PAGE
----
#WTF File: NFL Serial Rapist Darren Sharper May Get A Plea Deal That Includes Penis Monitoring

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  • Darren Sharper Plea Deal Includes Penis Monitoring
    Darren Sharper Plea Deal Includes Penis Monitoring

    Former NFL player and convicted rapist Darren Sharper will be subject to penis monitoring for the rest of his life if two New Orleans judges approve his plea deal. If an agreement is reached Sharper would be treated as a sex offender and closely monitored for the rest of his life. Sharper would also be subject to a “penile plethysmograph” in which a sensor is attached to the penis while an assortment of sexual images flashes before the eyes, to gauge arousal. We look at the story on the Lip News with Jackie Koppell and John Fenoglio.

    Upon Further Review: Inside the Police Failure to Stop Darren Sharper’s Rape Spree

    by T. Christian Miller and Ryan Gabrielson, ProPublica, and Ramon Antonio Vargas and John Simerman, The New Orleans Advocate, April 8, 2015, 8 a.m.

    This story was co-published with the New Orleans Advocate and Sports Illustrated.

    NEW ORLEANS—It was 5:06 a.m. on a Tuesday in September 2013 when sex crimes Detective Derrick Williams caught the call. It came from the hospital. It was a distraught woman. She was saying she had been raped.

    She told Williams a familiar story of French Quarter trespass: She’d hit the clubs the night before, she said. Drank a lot. Met a man. Went to his house. And awoke the next morning to find him on top of her, naked. But she told Williams she had never said yes to sex.

    Williams typed up a brief report. He labeled the incident a rape. But Case No. I-31494-13 wasn’t quite ordinary. The accuser was a former cheerleader for the New Orleans Saints. And the alleged rapist was Darren Sharper, a hero of the Saints’ 2009 Super Bowl team, former Pro Bowl player and broadcast analyst for the league’s television network.

    News of the Sept. 23, 2013 incident quickly shot up the ranks. New Orleans’ police superintendent and top prosecutor were briefed. In the weeks that followed, police records show that Williams gathered evidence. He got a warrant to collect a sample of Sharper’s DNA. It matched a swab taken from the woman’s body. Witnesses told of seeing Sharper with the intoxicated woman at a club, and later at his condo. Video footage confirmed Sharper and the woman had been together.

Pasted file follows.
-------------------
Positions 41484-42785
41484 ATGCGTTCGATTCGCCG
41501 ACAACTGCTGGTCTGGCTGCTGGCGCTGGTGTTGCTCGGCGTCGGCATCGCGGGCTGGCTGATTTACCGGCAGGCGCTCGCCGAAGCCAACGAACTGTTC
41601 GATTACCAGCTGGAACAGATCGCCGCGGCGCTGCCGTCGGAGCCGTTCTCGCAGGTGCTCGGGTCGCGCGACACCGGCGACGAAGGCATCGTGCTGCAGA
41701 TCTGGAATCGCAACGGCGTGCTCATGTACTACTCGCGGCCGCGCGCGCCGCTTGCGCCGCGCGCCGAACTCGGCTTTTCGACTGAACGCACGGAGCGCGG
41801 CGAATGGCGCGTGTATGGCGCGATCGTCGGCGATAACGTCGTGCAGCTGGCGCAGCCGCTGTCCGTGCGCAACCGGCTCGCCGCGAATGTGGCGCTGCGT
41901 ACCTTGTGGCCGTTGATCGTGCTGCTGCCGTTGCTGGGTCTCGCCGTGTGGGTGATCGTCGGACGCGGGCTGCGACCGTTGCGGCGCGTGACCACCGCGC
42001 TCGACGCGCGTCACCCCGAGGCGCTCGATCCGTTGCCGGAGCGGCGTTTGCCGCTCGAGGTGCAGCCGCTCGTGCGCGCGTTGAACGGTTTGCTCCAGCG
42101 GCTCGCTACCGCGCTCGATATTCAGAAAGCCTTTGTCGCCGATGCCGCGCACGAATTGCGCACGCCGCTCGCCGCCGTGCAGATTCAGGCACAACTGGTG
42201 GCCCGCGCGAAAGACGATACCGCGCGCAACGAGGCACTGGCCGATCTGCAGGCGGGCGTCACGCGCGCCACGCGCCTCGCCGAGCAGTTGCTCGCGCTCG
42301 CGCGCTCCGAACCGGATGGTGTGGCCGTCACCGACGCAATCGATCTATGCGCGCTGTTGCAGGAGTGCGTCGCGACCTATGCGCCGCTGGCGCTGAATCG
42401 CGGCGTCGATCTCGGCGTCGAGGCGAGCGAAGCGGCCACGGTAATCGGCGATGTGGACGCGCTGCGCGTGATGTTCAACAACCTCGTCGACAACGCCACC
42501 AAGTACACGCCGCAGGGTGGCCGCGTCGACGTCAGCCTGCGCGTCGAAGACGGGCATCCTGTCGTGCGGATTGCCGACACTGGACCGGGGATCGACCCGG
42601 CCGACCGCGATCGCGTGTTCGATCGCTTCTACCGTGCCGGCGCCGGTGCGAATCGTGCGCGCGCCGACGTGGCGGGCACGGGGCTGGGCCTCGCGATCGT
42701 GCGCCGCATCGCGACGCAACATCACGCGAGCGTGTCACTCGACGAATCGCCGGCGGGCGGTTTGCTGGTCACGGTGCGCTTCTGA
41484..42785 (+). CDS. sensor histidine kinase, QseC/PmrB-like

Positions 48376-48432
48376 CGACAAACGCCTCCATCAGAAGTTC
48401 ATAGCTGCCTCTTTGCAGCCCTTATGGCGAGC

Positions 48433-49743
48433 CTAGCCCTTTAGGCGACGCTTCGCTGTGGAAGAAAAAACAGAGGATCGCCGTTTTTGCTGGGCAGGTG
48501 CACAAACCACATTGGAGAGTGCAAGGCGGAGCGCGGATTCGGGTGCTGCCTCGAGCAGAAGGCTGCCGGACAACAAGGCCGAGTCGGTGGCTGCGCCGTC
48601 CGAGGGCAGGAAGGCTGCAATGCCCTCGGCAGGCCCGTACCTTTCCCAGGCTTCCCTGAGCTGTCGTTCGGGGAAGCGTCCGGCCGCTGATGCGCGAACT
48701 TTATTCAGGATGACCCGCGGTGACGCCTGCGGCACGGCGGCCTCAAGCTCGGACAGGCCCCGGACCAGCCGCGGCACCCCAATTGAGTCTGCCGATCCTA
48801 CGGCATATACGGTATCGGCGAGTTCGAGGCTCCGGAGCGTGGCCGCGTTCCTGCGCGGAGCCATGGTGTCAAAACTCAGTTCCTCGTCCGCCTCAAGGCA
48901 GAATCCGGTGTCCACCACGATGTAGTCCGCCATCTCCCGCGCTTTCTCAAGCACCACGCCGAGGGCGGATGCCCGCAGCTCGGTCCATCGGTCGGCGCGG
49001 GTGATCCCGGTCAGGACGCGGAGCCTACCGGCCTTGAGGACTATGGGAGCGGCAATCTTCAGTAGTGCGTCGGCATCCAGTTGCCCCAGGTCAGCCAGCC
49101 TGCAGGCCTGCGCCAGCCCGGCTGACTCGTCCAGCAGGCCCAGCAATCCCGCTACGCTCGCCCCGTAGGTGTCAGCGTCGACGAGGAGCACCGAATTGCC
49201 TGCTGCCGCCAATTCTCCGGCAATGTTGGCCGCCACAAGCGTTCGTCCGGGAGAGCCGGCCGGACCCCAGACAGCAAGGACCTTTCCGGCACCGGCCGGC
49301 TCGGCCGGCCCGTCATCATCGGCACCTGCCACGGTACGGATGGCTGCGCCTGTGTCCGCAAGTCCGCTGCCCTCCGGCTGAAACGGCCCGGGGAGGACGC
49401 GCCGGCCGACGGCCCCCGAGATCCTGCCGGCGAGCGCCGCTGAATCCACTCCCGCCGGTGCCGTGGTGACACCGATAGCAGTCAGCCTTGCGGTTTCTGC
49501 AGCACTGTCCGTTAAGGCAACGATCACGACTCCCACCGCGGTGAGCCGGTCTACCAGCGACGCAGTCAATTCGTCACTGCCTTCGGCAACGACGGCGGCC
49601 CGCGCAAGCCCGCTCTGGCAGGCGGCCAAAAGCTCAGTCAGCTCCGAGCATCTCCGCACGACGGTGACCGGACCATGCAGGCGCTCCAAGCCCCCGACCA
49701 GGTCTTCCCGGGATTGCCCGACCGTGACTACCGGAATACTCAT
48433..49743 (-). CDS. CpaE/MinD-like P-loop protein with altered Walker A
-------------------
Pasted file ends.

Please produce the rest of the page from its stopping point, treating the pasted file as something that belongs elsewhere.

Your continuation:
It wasn’t enough for the district attorney’s office. This was a “heater” — police shorthand for a high profile case. Prosecutors were hesitant to move too quickly on a local football hero with deep pockets and savvy lawyers, according to two individuals with knowledge of the investigation. They held off on an arrest warrant.

    “If his name was John Brown, he would have been in jail,” one criminal justice official with knowledge of the case said. “If a woman says, ‘He’s the guy that raped me,’ and you have corroborating evidence to show they were together and she went to the hospital and she can identify him, that guy goes to jail.”

    Sharper did not — and continued an unchecked crime spree that ended only with his arrest in Los Angeles last year after sexually assaulting four women in 24 hours. In March, Sharper owned up to his savagery. He agreed to plead guilty or no contest to raping or attempting to rape nine women in four states. The pending deal allows his possible release after serving half of a 20-year sentence — a strikingly light punishment that has drawn widespread criticism.

    Sharper’s rampage of druggings and rapes could have been prevented, according to a two-month investigation by ProPublica and The New Orleans Advocate based on police records in five states, hundreds of pages of court documents and dozens of interviews across the country.

    Nine women reported being raped or drugged by Sharper to four different agencies before his January 2014 capture. But police and prosecutors along the way failed to investigate fully the women’s allegations. They made no arrests. Some victims and eyewitnesses felt their claims were downplayed. Corroborating evidence, including DNA matches and video surveillance, was minimized or put on hold.

    Perhaps most critically, police did not inquire into Sharper’s history. Had they done so, they would have detected a chilling predatory pattern that strongly bolstered the women’s accounts.

    Sharper typically chose victims who were white women in their early 20s, records show. He picked them up in pairs at nightclubs, and took them home to his hotel or residence. Sharper had drinks with them, sometimes lacing drinks he gave the women with drugs that rendered them unconscious.

    The ProPublica and Advocate investigation thus reveals wider problems in the prosecution of sexual assaults in America. More than 20 years after Congress and state legislatures reformed laws to put more rapists in prison, police and prosecutors do not take full advantage of the tools at their disposal.

    One key part of the change was to make it easier to use a suspect’s history of sexual assaults at trial. But prosecutors and police often do not seek out other possible victims. One recent assessment called the reform effort “a failure.”

    The FBI also created a database to contain detailed case descriptions to help police capture serial rapists who operate across state lines. But it is seldom used. Of 79,770 rapes reported to police in 2013, only 240 cases were entered into the database — 0.3 percent. Read The Rest

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